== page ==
“And care to state what have you done during these two days?”
He remained silent.
“You probably want to know about the next incident. That would be more, dunno, useful.”
“Yes, Chief Inspector.”
“I felt urged to investigate the town, despite which conclusions were drawn down back in Dundee. I went by myself three or four times to East Haven next week, and found absolutely nothing worthy of mention. Not a damn lead. Except for…
“I did not find my wee friend down there, and I can regard this as a clue itself. Gilles, the ‘hey, Mr. Scott’ boy. He was a kind of wayward son of a farmer expelled from his home, I gathered, Highlands folk. Dealt with pot and cocaine. And no sign of the other two that were with him that evening as well. He did not live there, but, as it seemed, made his deals in East Haven.”
“And what conclusion did you draw by this, Mr. Raynaud?”
“As you should have learnt, one should not draw out conclusions before one has sufficient evidence.”
“And so did you commence to track down this Gilles?”
“Not actively, no. I just stood down in Dundee and waited for the next move of his. Well, possibly his.”
“And so there was this case”, the older one, no more than 30, started to search through the pile of pages before him. “In Auchmithie, October the 13th.”
I just nodded.
“And you were not assigned to the case, Chief Inspector, am I wrong?”
“Not initially. Thomas was, and his team.”
“And did you bribe him to assume the case?”
I closed my fist to the point it began to hurt. “How dare you, you bampot?”
“I am a police officer, and you are being recorded, Chief Inspector.”
I glared at the cold silent notebook and its webcam. I could see my own decaying face looking at myself. “Sure I am. Well, no, for you deep concern, I did not bribe anyone, right? Friends, Thomas and me.”
“Friends, you say?”
“Friends, I say.”
He did not swallow it, I could see. “Well, please proceed with the facts, Mr. Raynaud.”
I took a deep sigh before stating the events. “Auchmitie, past East Haven and Arbroath toward Aberdeen. I had to see what happened with my own eyes, so I went to the place with Pamela. We drove until that graveyard of a town, and my spine felt frozen when we passed East Haven. I had the sensation the events would unfold in many ways similarly.”
“When the call was received down in Dundee?”, the younger one, who was frantically writing down notes, lifted his head to question me.
“October the 13th, as you’ve said. At ten and a half. We arrived there a few minutes before midnight. We parked our car on the sidewalk just before the way down to the sea. Almost every building was single-storied, and the street lamps were not enough to provide us sight in that clouded night. So we headed down to the beach, guided by Mr. and Ms. Belmont, old Scottish citizens, whose faces were ghostly pale. They said they were ‘strolling around’ when they found a dead couple.”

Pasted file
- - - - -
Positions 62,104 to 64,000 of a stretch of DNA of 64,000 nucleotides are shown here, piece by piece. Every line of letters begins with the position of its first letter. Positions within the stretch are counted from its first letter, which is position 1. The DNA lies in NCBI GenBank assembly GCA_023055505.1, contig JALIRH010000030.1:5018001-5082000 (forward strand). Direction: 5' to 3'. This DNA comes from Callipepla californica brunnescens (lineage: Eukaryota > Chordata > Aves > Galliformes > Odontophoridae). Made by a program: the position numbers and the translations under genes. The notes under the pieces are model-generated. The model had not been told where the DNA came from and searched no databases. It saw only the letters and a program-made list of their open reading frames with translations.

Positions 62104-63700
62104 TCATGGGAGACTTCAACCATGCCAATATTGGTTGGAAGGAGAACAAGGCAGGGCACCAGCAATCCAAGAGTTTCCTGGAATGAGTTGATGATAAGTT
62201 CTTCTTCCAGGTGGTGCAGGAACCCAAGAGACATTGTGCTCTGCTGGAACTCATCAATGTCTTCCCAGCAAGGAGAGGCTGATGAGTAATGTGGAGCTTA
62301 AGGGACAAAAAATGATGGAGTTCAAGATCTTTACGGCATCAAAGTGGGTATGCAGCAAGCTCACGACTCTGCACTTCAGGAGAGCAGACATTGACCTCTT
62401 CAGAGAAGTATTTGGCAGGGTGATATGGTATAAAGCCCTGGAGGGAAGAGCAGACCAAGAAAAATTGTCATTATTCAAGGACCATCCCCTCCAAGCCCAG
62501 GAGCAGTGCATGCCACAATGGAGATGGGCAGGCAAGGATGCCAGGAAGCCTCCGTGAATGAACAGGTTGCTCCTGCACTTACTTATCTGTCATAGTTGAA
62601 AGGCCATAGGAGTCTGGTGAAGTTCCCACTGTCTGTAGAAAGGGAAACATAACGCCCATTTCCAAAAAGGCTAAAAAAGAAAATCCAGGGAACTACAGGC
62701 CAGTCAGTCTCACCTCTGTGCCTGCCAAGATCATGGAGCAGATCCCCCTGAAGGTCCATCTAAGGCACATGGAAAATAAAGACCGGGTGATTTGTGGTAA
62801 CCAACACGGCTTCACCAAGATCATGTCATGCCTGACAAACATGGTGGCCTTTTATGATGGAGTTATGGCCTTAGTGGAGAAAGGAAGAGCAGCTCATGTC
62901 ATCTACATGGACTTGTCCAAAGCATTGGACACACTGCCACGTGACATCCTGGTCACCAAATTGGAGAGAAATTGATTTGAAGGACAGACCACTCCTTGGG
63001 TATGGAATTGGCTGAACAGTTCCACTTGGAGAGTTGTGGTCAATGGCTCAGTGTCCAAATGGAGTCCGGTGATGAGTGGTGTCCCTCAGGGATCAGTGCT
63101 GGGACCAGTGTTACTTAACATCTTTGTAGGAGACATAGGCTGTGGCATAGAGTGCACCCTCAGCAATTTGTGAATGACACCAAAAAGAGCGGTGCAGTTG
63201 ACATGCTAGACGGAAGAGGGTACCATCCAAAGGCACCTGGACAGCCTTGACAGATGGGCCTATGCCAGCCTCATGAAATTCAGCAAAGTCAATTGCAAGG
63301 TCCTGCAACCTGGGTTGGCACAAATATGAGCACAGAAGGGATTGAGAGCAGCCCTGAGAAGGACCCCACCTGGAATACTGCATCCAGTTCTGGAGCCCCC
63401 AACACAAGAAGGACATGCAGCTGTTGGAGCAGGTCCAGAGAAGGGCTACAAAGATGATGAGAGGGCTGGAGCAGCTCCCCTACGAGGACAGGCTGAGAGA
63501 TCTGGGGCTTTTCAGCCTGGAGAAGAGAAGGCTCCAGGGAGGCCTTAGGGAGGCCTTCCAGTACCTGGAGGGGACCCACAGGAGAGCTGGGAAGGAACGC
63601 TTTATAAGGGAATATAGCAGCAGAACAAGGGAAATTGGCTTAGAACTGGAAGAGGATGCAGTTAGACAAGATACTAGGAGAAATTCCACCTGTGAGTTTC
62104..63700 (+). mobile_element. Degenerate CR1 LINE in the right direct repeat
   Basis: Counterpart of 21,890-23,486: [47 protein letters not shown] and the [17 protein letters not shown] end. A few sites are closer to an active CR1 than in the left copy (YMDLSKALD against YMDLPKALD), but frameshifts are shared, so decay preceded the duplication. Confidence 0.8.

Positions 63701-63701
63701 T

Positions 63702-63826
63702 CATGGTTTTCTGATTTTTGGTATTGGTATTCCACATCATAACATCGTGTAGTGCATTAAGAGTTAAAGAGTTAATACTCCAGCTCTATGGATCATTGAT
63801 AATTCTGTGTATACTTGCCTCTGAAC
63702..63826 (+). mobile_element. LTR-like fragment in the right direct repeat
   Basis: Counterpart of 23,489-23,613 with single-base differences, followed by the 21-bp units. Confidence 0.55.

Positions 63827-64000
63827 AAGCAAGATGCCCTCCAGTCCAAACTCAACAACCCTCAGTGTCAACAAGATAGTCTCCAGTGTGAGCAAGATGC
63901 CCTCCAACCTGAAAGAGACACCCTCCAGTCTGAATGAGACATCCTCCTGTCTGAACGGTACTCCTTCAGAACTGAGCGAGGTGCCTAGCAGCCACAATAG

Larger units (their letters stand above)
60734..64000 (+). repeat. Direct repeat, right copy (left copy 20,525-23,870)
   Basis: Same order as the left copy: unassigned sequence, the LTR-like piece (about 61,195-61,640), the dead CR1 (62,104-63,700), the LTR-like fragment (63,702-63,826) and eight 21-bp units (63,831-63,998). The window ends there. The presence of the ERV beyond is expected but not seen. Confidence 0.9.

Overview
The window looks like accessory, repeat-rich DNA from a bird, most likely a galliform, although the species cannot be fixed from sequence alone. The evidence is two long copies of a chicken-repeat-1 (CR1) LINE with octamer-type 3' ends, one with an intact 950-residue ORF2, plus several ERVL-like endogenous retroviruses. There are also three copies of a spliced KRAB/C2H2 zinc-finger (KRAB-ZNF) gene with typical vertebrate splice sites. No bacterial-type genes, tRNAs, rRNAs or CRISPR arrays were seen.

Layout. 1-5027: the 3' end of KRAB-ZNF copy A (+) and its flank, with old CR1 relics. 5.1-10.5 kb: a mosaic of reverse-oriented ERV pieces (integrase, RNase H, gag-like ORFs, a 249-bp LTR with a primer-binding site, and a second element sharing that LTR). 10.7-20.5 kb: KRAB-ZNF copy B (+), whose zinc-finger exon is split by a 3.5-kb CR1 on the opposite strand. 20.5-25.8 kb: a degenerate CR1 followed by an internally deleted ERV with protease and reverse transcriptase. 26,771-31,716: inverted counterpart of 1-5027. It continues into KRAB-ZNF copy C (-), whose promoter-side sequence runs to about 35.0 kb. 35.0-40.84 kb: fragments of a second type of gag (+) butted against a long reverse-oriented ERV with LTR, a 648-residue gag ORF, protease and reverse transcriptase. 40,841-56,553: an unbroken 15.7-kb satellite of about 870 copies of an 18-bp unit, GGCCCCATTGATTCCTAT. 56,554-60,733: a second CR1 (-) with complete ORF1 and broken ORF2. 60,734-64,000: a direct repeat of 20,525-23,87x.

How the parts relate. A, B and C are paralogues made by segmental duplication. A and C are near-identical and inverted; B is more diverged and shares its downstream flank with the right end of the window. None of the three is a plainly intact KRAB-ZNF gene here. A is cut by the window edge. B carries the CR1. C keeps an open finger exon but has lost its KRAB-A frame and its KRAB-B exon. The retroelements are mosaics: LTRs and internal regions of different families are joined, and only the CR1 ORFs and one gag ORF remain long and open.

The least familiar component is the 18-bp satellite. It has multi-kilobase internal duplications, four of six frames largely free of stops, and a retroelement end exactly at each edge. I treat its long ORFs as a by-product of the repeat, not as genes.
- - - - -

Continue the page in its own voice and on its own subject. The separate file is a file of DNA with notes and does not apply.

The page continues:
It came to me again. That feeling of uneasiness. Distress. Cold sweating. As something suddenly going wrong with me just by the act of trying to remember the scene.
“So… we were guided by that aged couple, frightened to their hearts. The man just pointed over a rock near an abandoned shack and said ‘it is over there, officer, sir’, and took hold of the hands of his lady. I leaded the way with Pamela just behind me.
“And we found ‘em. Just like that: on the sand, hidden behind the huge rock, a few minutes past midnight. In their twenties, both of ‘em: a girl with short blonde hair and a skinny long-haired lad. Both with their clothes on, and both… well, in a way that resembled the first victim. The girl had her throat stomped and open, her blood spattered all over them, hey eyes removed and half of the skin of her face was missing, the muscles being grossly chopped, or… bitten.”
I took a few seconds to continue, retaking my breath and weighting my words, their morbidity not even parallel to the true horror of that night.
“The boy, his abdomen and chest were tore open. There was a rib and a few pieces of his sternum right next to him, some of the others smashed to the point they became bone powder. His bowels standing crude on the sand, the remaining piece of his mangled heart still in his chest. As if something had a feast in him.”
“You truly believe that something made this, as some kind of animal, Chief Inspector?”
“You have seen the photos, didn’t you? With your own eyes. Do you really believe that some human could have done this? I do not question the cruelty of it, for what are demons or beasts compared to what we are capable of, but the way it was committed. The method. Humans do not possess claws, as the wounds suggest the murderer thing had, nor are capable of crunching in a way like that. And, most important of it all: humans leave traces.”